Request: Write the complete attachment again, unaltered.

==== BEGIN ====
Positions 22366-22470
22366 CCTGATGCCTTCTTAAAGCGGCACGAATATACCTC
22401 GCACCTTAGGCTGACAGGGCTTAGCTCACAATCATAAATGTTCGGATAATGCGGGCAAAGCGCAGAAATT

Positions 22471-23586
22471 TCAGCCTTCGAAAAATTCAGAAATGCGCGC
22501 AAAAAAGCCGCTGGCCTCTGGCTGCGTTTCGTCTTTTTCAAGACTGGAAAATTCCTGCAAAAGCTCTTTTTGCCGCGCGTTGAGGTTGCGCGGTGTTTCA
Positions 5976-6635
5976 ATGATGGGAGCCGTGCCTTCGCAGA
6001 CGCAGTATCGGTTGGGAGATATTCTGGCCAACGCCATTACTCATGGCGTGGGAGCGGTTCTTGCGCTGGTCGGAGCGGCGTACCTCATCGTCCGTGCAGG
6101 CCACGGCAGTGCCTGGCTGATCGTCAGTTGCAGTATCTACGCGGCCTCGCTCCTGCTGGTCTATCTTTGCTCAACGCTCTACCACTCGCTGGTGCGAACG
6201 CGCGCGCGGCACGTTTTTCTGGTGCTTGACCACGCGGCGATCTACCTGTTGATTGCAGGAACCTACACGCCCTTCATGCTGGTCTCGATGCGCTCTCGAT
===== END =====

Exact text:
Positions 22366-22470
22366 CCTGATGCCTTCTTAAAGCGGCACGAATATACCTC
22401 GCACCTTAGGCTGACAGGGCTTAGCTCACAATCATAAATGTTCGGATAATGCGGGCAAAGCGCAGAAATT

Positions 22471-23586
22471 TCAGCCTTCGAAAAATTCAGAAATGCGCGC
22501 AAAAAAGCCGCTGGCCTCTGGCTGCGTTTCGTCTTTTTCAAGACTGGAAAATTCCTGCAAAAGCTCTTTTTGCCGCGCGTTGAGGTTGCGCGGTGTTTCA
Positions 5976-6635
5976 ATGATGGGAGCCGTGCCTTCGCAGA
6001 CGCAGTATCGGTTGGGAGATATTCTGGCCAACGCCATTACTCATGGCGTGGGAGCGGTTCTTGCGCTGGTCGGAGCGGCGTACCTCATCGTCCGTGCAGG
6101 CCACGGCAGTGCCTGGCTGATCGTCAGTTGCAGTATCTACGCGGCCTCGCTCCTGCTGGTCTATCTTTGCTCAACGCTCTACCACTCGCTGGTGCGAACG
6201 CGCGCGCGGCACGTTTTTCTGGTGCTTGACCACGCGGCGATCTACCTGTTGATTGCAGGAACCTACACGCCCTTCATGCTGGTCTCGATGCGCTCTCGAT